Science, math academy planned for Falmouth High School
FALMOUTH — Andrew DeWolf, a senior at Falmouth High School, is designing and building his own skis.
"I started with a ski press that was built a few years ago, but it needed a mold," he said.
So he built a mold out of two-by-fours. Now he's working on the ski design and hopes to be able to use his creations this winter. And he's doing this during class.
DeWolf is not alone in his engineering creativity. He's one of a group of about a dozen high school students taking an engineering and design class and participating in the Real World Design Challenge, a national program that partners with businesses.
In addition to individual projects like DeWolf's skis, the class is designing a light sport Cessna aircraft this year. They're using the software Cessna engineers use to design and model aircraft, and will use other software to test their design for fuel efficiency, stability and other factors.
The relatively unscripted class is taught by two science teachers, Andrew Njaa and John Kraljic, who recently proposed creating a special science-heavy diploma certification for students.
"The only way to learn to build and engineer is to, well, build and engineer," Njaa said in between helping students negotiate the new aircraft software and the complex physics equations that will keep the students' virtual planes in the air.
The high school already has a strong math and science program, but Njaa and Kraljic think they can do more. They want to offer students the option of a science, technology, engineering and mathematics, or STEM, stamp on their diplomas, which would indicate to colleges that these students are serious about science and math.
To participate, students would have to take three science or math electives and participate in three "extended learning opportunities," or math- or science-heavy extra-curricular activities in addition to four years of math, science, English and social studies. They would also be required to do internships at local science, technology or engineering firms.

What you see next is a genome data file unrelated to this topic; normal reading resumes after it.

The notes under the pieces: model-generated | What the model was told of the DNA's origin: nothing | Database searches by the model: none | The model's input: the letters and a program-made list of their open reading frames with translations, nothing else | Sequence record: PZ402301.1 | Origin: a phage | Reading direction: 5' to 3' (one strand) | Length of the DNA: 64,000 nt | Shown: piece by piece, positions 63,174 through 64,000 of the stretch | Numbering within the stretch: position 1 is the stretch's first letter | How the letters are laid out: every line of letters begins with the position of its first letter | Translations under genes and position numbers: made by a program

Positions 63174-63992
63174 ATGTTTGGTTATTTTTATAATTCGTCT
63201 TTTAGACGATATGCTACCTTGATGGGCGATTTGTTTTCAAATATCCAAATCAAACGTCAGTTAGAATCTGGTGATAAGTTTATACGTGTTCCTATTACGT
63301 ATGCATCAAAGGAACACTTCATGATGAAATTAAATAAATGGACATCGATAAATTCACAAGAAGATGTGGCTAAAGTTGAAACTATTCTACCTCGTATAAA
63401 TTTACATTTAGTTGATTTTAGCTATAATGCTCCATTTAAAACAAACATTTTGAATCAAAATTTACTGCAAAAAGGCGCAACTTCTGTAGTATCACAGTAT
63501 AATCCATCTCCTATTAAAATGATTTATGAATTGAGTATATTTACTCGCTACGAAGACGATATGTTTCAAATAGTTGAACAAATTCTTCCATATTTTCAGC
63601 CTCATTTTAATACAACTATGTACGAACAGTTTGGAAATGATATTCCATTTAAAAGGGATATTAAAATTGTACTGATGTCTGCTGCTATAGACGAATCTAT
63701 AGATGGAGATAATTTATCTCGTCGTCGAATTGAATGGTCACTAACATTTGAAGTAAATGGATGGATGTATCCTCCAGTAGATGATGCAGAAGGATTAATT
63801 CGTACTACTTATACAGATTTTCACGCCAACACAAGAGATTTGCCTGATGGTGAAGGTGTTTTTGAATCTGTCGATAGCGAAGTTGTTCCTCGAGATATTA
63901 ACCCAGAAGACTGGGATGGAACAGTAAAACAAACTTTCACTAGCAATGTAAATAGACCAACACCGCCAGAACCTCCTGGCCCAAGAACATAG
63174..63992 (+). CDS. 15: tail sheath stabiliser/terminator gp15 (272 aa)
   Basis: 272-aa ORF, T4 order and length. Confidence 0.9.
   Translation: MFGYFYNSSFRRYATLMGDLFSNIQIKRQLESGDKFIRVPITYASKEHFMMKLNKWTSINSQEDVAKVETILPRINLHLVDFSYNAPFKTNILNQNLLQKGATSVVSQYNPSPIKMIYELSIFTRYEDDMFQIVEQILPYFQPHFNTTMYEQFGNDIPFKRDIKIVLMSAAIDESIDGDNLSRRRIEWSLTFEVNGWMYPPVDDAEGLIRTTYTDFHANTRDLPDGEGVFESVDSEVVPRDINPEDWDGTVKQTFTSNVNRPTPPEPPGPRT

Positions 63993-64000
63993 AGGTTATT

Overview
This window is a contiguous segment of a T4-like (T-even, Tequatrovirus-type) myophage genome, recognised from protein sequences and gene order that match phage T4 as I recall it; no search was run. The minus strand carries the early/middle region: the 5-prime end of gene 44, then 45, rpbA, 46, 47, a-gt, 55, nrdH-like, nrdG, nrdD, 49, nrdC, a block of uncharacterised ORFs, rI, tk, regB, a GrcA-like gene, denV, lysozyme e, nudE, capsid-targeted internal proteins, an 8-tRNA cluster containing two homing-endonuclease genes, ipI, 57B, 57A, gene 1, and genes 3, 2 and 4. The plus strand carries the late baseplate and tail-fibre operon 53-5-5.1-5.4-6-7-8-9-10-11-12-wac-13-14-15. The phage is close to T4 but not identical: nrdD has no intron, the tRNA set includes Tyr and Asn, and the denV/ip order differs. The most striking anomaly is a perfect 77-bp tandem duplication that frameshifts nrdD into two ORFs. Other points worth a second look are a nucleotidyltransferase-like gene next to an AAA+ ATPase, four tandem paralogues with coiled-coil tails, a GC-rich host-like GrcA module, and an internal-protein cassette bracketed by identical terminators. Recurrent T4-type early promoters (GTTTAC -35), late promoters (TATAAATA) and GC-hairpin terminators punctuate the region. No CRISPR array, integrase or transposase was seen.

"We're basically giving them credit for what they already do," Principal Gregg Palmer said.
Many of the same students in Njaa and Kraljic's high-level science classes are members of the robotics team, the Science Olympiad, the math team and other academic groups. Some even spend their summers working for architecture or engineering firms.
The school is also redesigning its science and math curriculum to encourage more integration of engineering and design into traditional classes, and potentially offer new classes, like computer programming, in the future. The plan is to create a STEM academy within the school that gives students the option of specializing without having to leave their school and friends for a charter or magnet school.
It's also likely the school will introduce a fine-arts-based academy and a humanities academy if the STEM academy is successful.
STEM is the latest school trend to go mainstream, with the state and national departments of education pushing schools to offer students more options and better training to prepare them for careers in technology and engineering.
"There are a lot of students with the potential to do it, but they need to see that they can," Njaa said.
Falmouth has 120 students in its first-year physics class, and 10 preparing to take the physics Advanced Placement exam this year.
Last year, the robotics finished second at the Zero Robotics Spheres Challenge at Massachusetts Institute of Technology, designing spherical robots that were launched into space and competed against other teams in a complicated zero-gravity robot version of capture the flag.
When talking to the students in the engineering and design class, it was clear this is more than classwork to them.
"It's a lot of fun," junior Shreyas Joshi said as he poured over a complex multi-variable equation.
"It's the real world, so it matters to what is actually happening," Joshi's senior classmate Kevin Conroy added.
There's very little in the form of lecturing in classes like this. Instead, students work on their own or in groups, sharing the workload as they would in a professional environment.
"When I go off into the world, I don't want to have a job that doesn't produce anything," said senior Sam Kane. "Making something real would be awesome."